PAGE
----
A real treat, this newest of John Sandford, and I've listened to them all. Full of twists and surprises. I finished and immediately replayed it, to li..Show More »sten for clues and connections I missed the first time around (many!). The narrator doesn't have Richard Ferrone's gravelly voice, but has an effective tone and pace of his own that I got used to within a few minutes. Appropriately, he sounds just like midwesterners I've known, so his characters are convincing and the narration is enjoyable. Yup, a real treat!
Very satisfiying--straight ahead clever plotting, spare prose, wonderful dialogue, and narration that made this book come alive. I've read or listene..Show More »d to Sandford's other Virgil Flowers novels and highly recommend this work for those of you who enjoy mystery thrillers.
I think this is Sanford's best book yet. It is definitely the best Virgil Flowers book I've read. The flow of the story is perfect. Frighteningly, i..Show More »t is very believable and well researched. Unfortunately, these type of issues do exist to some extent. He put together a great mix of mystery, thriller, action, suspense and even some romance. Eric Conger did his usual good job with the narration, especially during the big scene. He made it come to life and make it a real white knuckle event. I Highly recommend this book.It is one of the best credits I've used this year!
I am bias! John Sandford is my favorite author and he hit it out of the park in May with his latest Lucas Davenport, Buried Prey. I will forgive him..Show More » this Virgil Flowers. I still enjoyed every minute of this book, but it wasn't as good as the others in the series. He is such a talented writer and so detailed, it was still a great story!
John Sandford is a terrific writer and the creator of both the Lucas Davenport and Virgil Flowers mystery series. Both series have given fans some gr..Show More »eat reads (or listens) and Sandford has certainly earned his place among the very best crime/mystery writers. I'm a fan and I've read (or listened to) everyone one of his books, many more than once.
I'm glad I read this latest Virgil Flowers mystery and, as a fan, will be unlikely to miss the next one. Mad River is an enjoyable, sometimes suspenseful listen. If you are a fan, its worth the credit.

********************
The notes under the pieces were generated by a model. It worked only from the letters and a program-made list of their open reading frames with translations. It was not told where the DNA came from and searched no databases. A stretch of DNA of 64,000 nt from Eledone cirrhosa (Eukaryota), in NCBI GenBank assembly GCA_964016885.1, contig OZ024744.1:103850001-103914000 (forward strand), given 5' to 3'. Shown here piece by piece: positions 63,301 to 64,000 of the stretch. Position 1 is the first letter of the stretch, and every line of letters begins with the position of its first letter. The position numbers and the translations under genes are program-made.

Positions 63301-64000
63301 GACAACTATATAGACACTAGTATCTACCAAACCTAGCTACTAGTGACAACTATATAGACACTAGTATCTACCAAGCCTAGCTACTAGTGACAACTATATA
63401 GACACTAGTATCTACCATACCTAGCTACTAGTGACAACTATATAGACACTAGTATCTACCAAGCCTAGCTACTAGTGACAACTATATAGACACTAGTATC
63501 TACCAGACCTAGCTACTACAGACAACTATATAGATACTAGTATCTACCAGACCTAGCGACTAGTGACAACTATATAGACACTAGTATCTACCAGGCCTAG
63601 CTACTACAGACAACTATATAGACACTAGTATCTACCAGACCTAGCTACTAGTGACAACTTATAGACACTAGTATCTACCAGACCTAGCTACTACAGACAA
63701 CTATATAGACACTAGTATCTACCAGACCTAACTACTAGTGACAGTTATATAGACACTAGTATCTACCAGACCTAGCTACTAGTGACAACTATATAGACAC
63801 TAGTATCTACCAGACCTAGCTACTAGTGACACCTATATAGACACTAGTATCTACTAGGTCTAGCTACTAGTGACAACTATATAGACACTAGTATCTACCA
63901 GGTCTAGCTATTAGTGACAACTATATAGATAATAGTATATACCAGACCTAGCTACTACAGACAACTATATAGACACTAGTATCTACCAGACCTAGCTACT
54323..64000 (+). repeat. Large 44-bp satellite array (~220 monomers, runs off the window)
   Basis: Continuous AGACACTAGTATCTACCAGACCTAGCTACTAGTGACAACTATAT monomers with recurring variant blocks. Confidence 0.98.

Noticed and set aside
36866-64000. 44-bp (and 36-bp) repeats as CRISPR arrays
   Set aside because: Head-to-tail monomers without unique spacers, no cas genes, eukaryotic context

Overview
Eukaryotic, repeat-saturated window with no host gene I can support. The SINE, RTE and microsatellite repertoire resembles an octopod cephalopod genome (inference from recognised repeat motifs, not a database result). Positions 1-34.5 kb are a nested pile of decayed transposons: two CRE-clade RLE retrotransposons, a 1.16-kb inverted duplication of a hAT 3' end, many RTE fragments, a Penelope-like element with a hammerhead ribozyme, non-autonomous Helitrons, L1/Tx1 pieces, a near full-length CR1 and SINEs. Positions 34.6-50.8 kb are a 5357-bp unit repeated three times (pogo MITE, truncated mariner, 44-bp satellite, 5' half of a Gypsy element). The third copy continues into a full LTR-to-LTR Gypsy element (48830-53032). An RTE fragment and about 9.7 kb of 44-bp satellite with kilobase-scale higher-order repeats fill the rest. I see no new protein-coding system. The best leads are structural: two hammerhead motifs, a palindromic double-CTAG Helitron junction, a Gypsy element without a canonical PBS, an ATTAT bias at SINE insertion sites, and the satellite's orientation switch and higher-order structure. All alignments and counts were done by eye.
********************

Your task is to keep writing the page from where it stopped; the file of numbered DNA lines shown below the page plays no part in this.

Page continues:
That said, this is not the right book to introduce you to Virgil Flowers or to hook you on the series. Something is going on with John Sandford and it is not leading to great books. It seems Sandford is losing steam with both his series. Plots, character development, local color are all a bit less compelling than they once were.
Perhaps this is understandable with the long-running (22-book) Davenport series. But Sandford's Virgil Flowers offerings (of which this is the 6th) have seemed a fresh and exciting new start. That may yet prove out, but this latest novel is merely a good tale from an author we know can produce great ones.
Listening to Mad River was more like listening to a straight chronology of events than to a novel. The events were well-related and the new characters were engaging enough (although by no means compelling). But it seemed like this story was something Sandford just had to get off his chest, so he told it too straight. As a result, much of the spark Sandford brings to his tales (GREAT local color, plot twists, solid character development) are missing.
I don't want to be too harsh here. If we weren't talking about John Sandford here, the story would probably rate a 4 instead of a 3. I'm not sorry I spent time with this audio, and the plot was sufficiently interesting to be remembered. But if this type of story-telling is the new normal for John Sandford, I'm not sure how long I will be anxiously anticipating his next work.
The best advice I can offer (as others have) is that this is certainly a creditworthy mystery for the Virgil Flowers/John Sandford/Lucas Davenport fan. For everyone else, start with the earlier works and become a fan, first.